By Bob Russo, general manager, PCI Security Standards Council
With the latest attacks at big name retailers, the pressure is on for businesses of all sizes to demonstrate that they’re doing whatever it takes to keep their customers’ confidential information safe and out of the hands of the bad guys. But with headlines changing every day on what actually happened and how, many retailers are unsure of where to begin making changes.
In light of these challenges, the PCI Security Standards Council has put together a quick list of 10 simple steps any business can take to help you get started reviewing your current status, putting in place a defense-in-depth strategy, and decreasing the probability of a data breach.
1. Educate. Employees should be trained annually on both online and physical security threats, as well as on the best practices for protecting cardholder data. If you are not familiar with these practices and what new and existing employees should be trained on, check with your acquiring bank or payment service provider to see what training they provide.
2. Update. Your employee manuals should be updated regularly with information on the proper handling of sensitive information, including payment card data and any sensitive customer data you may regularly work with.
3. Screen. Pre-employment screening is a basic and essential practice for any business owner, especially for those employees who have access to sensitive customer or financial data. Believe it or not, according to the 2013 Verizon Business Data Breach Investigations Report (DBIR), nearly 15% of data breaches were the result of a company insider.
4. Protect. The 2013 Trustwave Global Security Report (GSR) notes that almost all POS breaches they investigated last year involved malware. The first step to countering this is to ensure that your business has network and web application firewalls, anti-virus, malware and spyware detection software, and that these are updated frequently.
5. Be Aware. Pay attention to fraud prevention alerts from law enforcement agencies, payment card companies and virus and malware services. Familiarity with the latest security issues can help you anticipate and take action rapidly when circumstances arise. A quick response can make the difference between a minor incident and a major data breach that costs your company millions of dollars and tarnishes your brand.
6. Control. Tightly control your organization’s downloads, software installations, use of thumb drives and public Wi-Fi connections on computers used for payment card processing or handling of other sensitive information.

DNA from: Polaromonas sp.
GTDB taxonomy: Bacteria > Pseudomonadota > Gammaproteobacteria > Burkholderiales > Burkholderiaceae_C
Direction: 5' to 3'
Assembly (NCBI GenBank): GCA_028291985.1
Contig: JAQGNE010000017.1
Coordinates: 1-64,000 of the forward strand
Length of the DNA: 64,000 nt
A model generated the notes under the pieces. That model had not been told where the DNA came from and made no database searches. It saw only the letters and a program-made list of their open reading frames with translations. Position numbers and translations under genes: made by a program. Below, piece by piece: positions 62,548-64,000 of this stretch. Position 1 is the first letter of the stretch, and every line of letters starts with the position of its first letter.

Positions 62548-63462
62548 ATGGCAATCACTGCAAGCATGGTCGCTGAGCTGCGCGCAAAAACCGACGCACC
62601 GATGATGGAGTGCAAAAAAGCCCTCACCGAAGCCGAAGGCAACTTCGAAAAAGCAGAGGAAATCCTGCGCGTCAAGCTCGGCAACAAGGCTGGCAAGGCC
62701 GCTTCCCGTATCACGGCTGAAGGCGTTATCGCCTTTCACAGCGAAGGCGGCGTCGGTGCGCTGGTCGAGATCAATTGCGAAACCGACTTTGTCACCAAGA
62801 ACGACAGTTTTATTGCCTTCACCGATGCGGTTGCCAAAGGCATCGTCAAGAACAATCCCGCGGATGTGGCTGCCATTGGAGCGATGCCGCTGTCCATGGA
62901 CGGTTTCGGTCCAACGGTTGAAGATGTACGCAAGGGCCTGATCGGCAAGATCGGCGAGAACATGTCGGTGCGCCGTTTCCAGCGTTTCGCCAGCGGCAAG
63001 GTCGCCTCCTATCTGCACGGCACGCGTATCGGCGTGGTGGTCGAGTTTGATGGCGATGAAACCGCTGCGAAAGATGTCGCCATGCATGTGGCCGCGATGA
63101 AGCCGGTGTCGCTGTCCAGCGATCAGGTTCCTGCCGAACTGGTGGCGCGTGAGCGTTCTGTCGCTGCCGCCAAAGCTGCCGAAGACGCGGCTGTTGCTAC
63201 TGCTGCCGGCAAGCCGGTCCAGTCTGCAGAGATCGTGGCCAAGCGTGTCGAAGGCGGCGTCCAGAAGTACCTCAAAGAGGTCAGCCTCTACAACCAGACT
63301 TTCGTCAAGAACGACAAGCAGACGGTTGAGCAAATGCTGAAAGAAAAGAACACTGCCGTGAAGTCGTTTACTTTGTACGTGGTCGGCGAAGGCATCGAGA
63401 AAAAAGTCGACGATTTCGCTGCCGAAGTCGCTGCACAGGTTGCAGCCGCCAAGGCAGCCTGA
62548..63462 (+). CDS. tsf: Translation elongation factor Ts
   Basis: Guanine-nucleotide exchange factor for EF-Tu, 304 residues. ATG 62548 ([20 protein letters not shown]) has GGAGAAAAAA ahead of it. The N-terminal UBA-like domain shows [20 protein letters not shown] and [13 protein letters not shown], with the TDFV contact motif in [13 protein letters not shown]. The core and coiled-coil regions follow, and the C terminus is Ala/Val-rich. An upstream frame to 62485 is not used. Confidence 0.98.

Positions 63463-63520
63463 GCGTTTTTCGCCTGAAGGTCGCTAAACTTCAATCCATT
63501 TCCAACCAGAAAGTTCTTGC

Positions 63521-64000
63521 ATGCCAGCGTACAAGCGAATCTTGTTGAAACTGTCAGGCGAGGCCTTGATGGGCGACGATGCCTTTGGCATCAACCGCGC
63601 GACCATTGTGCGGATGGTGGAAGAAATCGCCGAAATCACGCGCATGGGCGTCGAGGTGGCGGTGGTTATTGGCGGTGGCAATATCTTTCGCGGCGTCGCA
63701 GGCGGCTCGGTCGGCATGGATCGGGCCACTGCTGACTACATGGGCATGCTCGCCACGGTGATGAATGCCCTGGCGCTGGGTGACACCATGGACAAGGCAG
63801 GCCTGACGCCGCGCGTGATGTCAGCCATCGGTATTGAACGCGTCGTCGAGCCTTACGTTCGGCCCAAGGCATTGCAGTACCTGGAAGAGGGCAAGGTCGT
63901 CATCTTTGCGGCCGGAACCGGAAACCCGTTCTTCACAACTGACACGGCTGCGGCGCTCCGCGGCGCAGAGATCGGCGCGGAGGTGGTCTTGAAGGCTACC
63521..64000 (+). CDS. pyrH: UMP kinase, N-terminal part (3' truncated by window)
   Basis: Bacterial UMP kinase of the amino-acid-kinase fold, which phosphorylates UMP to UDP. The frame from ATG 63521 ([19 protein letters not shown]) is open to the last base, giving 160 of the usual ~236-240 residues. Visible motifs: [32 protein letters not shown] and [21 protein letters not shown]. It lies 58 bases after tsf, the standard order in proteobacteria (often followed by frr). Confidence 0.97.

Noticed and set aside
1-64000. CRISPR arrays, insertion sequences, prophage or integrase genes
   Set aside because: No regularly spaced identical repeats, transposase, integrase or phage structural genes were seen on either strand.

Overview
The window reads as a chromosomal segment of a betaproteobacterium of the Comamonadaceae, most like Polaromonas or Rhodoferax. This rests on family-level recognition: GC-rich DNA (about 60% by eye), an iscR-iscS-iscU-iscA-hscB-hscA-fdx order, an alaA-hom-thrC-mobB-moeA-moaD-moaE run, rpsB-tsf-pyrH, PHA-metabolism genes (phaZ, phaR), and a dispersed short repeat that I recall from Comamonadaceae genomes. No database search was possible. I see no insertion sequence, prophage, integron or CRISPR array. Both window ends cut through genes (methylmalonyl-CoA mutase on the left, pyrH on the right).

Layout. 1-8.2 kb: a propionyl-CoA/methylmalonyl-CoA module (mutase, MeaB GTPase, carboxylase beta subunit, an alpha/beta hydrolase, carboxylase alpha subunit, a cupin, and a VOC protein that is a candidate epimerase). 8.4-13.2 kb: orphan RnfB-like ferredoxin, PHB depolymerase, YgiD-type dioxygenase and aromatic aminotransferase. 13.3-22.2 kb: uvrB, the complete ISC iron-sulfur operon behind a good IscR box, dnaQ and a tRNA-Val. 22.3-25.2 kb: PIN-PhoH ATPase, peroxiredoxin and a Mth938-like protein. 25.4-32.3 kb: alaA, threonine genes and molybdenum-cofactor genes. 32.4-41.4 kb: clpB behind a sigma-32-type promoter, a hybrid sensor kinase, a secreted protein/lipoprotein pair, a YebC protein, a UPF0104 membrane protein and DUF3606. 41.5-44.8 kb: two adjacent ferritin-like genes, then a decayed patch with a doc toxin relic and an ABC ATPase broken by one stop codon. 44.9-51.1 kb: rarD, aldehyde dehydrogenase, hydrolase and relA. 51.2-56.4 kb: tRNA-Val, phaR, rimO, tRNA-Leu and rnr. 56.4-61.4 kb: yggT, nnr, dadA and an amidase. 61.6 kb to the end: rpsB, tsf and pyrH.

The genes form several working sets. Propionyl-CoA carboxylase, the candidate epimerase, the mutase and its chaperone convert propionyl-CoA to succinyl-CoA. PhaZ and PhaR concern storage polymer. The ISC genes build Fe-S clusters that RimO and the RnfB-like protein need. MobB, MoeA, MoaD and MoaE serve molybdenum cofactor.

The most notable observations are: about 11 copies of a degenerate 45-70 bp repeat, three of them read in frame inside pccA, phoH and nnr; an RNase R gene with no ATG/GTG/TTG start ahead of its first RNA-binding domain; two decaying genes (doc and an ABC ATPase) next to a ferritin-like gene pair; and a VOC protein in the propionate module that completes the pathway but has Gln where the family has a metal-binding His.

7. Separate. Designate a separate computer for processing of all your online financial transactions. Try to keep this computer separate from social media sites, email and general web browsing. A large number of compromises stem from computer systems infected through seemingly routine web surfing.
8. Change. Change your passwords regularly, especially after you have outside contractors do hardware, software or POS system installations or upgrades. The Trustwave GSR lists weak and/or default credentials as the third most common method of entry for an attacker. Make sure that you change default passwords, using complex passwords to make them more difficult to guess (include lower and upper case letters, numbers and special characters) and that you use different passwords for all of your systems and accounts.
9. Backup. Make sure you regularly back up your computers and the key data you want to protect, whether it’s to a local machine or to an offsite facility, so your business can be up and running again quickly in the unfortunate event of an attack.
10. Learn. Talk to peers, get involved in industry security groups and find resources that will help you as you continue your security journey. Visit the PCI Security Standards Council website for information on the PCI data security standards as well as ongoing education and training programs available to your organization.
Remember, there is no silver bullet to proper data security. Many new technologies promise greater protections, including EMV chip, tokenization and encryption. But technology is just one piece. To protect your customers and your business, you also need security practices that address the people and processes in your company on a daily basis. “Think security” and your organization will follow.
For more information on PCI security standards and other resources to help you protect payment card data, please visit pcisecuritystandards.org.